Oregon Growing Etiquette
Since it is legal for every Oregon adult to grow marijuana, you’ll probably worry more about your neighbors than the cops. A little courtesy goes a long way in keeping your hobby from becoming anyone else’s problem.
These Oregon growing tips will help keep you out of trouble:
- Be discrete about your grow – the feds may be watching
- Don’t grow more than the limit – it’s more trouble than it’s worth
- Do not blow up your landlord’s house making hash oil
Need to know more about growing weed in Oregon? Post your questions below. We will update the page with new information to your frequently asked questions.
History of growing marijuana in Oregon
Oregon has had a medical marijuana program since 1998. Under this program, indoor marijuana growing in Oregon was permitted for up to 6 mature plants. The program even allowed patients to have up to 18 seedlings at a time.
It was created to treat symptoms from Alzheimer’s disease, Cachexia, Cancer, Chronic pain, Epilepsy, Glaucoma, HIV or AIDS, Multiple Sclerosis and Nausea. Participants only needed a medical card from the Department of Health and a signature from a doctor stating they need to use it.
Now that growing marijuana recreationally is legal in Oregon, you no longer need a doctor’s signature or to be a caregiver for a medical marijuana patient to grow your own marijuana plants.
What has changed
Now that marijuana growing in Oregon is completely legal, it changed a few things for those who had already been growing. First of all, recreational growers no longer need to register their grow site like medical growers had to. They also don’t have to grow for a specific person or show a grower’s card. Best of all, the state now offers expungement. This means, those previously charged with marijuana crimes that are now legal, can have the incident removed from their record.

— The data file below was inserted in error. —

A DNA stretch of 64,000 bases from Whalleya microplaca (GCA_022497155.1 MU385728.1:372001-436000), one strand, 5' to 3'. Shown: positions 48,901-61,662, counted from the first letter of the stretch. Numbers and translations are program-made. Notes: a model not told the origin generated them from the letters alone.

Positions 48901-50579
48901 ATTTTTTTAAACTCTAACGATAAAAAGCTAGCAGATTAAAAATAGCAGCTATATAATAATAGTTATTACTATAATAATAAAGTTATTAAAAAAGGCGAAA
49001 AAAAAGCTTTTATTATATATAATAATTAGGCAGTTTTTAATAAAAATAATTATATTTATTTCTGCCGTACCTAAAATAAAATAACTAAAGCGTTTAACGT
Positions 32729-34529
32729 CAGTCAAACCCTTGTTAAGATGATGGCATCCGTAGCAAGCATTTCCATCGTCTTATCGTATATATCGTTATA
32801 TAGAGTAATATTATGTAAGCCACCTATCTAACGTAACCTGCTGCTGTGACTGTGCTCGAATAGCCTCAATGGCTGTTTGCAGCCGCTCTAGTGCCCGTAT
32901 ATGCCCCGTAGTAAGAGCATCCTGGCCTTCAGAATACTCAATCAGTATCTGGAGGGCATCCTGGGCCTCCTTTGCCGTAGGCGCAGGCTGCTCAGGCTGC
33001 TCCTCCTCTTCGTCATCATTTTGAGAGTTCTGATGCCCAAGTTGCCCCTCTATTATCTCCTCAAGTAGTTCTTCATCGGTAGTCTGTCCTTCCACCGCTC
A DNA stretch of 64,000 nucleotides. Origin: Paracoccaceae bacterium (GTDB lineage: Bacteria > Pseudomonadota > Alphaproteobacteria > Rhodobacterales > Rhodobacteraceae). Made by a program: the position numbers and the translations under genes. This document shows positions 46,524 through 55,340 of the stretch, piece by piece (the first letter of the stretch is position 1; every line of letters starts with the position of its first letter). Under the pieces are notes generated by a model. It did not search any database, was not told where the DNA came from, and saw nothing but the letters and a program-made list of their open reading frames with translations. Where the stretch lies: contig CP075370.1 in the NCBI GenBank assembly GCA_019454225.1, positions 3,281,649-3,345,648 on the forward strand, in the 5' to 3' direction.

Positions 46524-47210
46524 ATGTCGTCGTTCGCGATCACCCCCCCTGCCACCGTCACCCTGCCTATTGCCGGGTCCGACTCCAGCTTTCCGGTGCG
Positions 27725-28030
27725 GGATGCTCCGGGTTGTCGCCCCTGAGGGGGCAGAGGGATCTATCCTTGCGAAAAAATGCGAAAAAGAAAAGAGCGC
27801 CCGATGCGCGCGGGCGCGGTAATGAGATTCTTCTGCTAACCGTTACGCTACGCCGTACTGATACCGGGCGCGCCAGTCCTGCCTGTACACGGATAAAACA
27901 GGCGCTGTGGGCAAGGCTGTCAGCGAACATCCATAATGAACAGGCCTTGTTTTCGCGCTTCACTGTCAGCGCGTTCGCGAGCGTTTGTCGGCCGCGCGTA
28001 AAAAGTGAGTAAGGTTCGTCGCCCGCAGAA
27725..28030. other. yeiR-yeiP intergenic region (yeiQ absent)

Recreational marijuana growers now enjoy the freedom of growing in complete anonymity, and in fact, that is exactly what the State of Oregon want. They don’t want to know about your grow! So, now that recreational growing is legal, keep your grow site private. Sounds fair, right?. If you need any help creating a grow site that is contained and private, download the Grow Bible for some tips!
Recreational growing was indeed a huge win, but there are some disadvantages to it. Mainly, it’s the
Help with growing in Oregon
While marijuana growing in Oregon is available to everyone 21 and up, don’t expect the state to have any information on purchasing supplies. In fact, the Department of Health previously addressed that question saying:
We are “not a resource for the growing process and do not have information to give to patients.”
Good thing you found us, huh? Don’t have marijuana seeds yet? Now is a good time to get started. Gather your supplies and download the free grow bible at this link to get started.
Marijuana legislation can be complicated, but Jenny Bloom is always up for the task. Although not a lawyer, her experience as a reporter and PR specialist helps her understand legalese – especially when it relates to growing marijuana. A passionate supporter of legalization and home... [read more]